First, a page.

Denali National Park and Preserve, summary. The 2001 climbing season finished on a great note this year, with safe and successful experiences enjoyed by climbers, guides, and pilots, as well as the National Park Service. In fact long-time park employees indicate that the 2001 season was one of the most enjoyable seasons to date. The weather in June was “clear” throughout the month, with climbers summiting the mountain on all but three days. Air taxis were able to fly in and out of the Kahiltna base camp with very few delays. There were new routes and numerous repeat ascents of hard climbs made by experienced teams blessed with stable weather.
It was also a great year for the wilderness, thanks to the labors of park staff, as they led a passionate environmental-awareness campaign. These determined efforts by rangers and volunteers in weighing trash, numbering fuel cans, and educating the public on human waste disposal made a huge difference in returning Denali to its pristine state. Despite a record number of climbers, many seasoned veterans agreed that the mountain was the cleanest it has been in modern history.
A partnership with the American Alpine Club in the development and use of the Clean Mountain Can, and in the purchase of biodegradable waste bags, helped in the effort to explore new methods of human-waste disposal. The AAC grant provided financial support for a pilot study involving rangers and volunteers, as well as guided and non-guided expeditions. Nevertheless, with the growing number of climbers, we are still seeing occasional abandonment of caches and improper disposal of human waste. The mountaineering staff issued nine citations for waste-related violations.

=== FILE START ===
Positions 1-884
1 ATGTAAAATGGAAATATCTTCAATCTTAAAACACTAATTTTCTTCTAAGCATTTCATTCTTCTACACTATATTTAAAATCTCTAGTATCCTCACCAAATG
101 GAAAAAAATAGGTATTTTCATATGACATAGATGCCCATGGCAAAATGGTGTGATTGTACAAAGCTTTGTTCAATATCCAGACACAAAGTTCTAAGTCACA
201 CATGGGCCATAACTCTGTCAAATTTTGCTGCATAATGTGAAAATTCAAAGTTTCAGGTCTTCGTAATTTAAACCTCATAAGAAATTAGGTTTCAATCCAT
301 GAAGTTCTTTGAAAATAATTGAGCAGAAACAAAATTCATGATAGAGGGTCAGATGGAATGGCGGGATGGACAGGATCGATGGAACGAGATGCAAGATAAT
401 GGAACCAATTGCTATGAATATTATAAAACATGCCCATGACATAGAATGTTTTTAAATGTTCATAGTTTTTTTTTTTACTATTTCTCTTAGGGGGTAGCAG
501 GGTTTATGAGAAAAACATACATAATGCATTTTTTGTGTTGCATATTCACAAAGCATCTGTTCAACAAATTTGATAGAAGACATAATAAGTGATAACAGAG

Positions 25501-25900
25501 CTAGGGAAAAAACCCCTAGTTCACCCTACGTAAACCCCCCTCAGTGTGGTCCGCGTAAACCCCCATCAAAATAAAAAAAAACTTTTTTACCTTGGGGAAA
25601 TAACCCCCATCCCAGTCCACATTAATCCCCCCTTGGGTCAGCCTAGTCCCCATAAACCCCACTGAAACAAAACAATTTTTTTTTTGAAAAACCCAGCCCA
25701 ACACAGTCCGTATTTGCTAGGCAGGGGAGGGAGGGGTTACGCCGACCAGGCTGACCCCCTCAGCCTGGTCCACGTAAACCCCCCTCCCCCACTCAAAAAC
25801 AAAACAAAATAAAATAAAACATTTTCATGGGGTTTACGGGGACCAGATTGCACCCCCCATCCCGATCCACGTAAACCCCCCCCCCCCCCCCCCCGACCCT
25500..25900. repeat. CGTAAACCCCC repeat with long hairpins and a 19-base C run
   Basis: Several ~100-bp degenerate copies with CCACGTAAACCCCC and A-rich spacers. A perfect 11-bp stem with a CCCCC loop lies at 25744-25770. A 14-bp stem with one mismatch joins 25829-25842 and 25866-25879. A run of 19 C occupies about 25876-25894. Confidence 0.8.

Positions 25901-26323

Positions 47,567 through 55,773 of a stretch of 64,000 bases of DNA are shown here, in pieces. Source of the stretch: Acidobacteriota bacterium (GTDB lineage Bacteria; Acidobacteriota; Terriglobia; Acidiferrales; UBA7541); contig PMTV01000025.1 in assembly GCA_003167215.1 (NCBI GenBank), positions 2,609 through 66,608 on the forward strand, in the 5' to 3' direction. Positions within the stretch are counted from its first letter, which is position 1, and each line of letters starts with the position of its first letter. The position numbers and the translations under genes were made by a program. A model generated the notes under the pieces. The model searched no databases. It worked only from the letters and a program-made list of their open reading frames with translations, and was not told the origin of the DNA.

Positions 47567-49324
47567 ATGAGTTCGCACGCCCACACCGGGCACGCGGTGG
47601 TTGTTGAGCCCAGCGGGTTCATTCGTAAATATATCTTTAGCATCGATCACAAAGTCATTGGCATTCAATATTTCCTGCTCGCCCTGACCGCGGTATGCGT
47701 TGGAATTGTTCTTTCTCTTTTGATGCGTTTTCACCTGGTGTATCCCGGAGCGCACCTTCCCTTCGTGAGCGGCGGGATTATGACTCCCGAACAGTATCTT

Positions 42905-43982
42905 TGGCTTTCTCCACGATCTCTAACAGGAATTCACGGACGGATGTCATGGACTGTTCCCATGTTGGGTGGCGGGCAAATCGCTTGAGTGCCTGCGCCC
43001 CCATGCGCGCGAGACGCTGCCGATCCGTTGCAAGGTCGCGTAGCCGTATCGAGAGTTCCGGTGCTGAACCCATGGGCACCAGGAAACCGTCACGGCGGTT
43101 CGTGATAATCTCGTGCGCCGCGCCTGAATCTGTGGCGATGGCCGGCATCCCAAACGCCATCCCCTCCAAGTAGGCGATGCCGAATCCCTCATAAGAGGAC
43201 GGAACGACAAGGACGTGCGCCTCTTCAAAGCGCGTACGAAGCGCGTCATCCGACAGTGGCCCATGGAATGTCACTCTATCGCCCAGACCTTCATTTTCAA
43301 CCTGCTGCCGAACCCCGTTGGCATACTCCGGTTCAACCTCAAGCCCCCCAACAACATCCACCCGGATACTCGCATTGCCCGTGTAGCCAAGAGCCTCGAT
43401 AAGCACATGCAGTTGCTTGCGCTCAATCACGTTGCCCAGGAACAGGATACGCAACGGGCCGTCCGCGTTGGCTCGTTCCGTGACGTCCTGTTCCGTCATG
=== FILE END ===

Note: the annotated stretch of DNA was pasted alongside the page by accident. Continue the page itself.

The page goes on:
It was a relatively quiet rescue season. Not only were there no fatalities in the park; no climbers or backcountry users suffered critical injuries. On the topic of search and rescue, the South District was given the task by Congress of completing a cost-recovery study that looked at a variety of rescue-related financial issues.
Rangers carried out 11 mountaineering patrols on Denali, and also patrols into the Ruth Glacier and Little Switzerland. Mountaineering volunteers again provided invaluable support to rangers on Denali. Their experience and expertise enabled mountaineering patrols to professionally carry out rescue and environmental-education efforts.
A record 1,305 climbers attempted Mt. McKinley, with a record 772 reaching the summit. Four expeditions attempted climbs during winter months, though only Masatoshi Kuriaki reached a summit, climbing Mt. Foraker on March 31, 2001, via the Southeast Ridge. The average trip length for an expedition on Mt. McKinley was 17.1 days. The average age of a Denali climber was 36 years. The oldest climber was 70, the youngest 11, both record-breakers. Women comprised 10 percent of the climbers on Mt. McKinley, and 45 percent were successful. Guided clients accounted for 18 percent of climbers on Mt. McKinley; clients and guides together accounted for 25 percent of the climbers on the mountain.
A total of 189 summit ascents were made during May, 549 in June, and 34 in July. The busiest days on the summit of Denali were June 4 (69 climbers) and June 8 (68 climbers). There were only three days in June when climbers did not reach the top.
Climbers came from 39 nations. After the United States (with 765 climbers), the other nations most represented were United Kingdom (65), Japan (48), Switzerland (45), Canada (44), Korea (40), France (37), Finland (34), and Germany (31).
On Mt. Foraker 11 climbers summited out of 40 attempting the peak.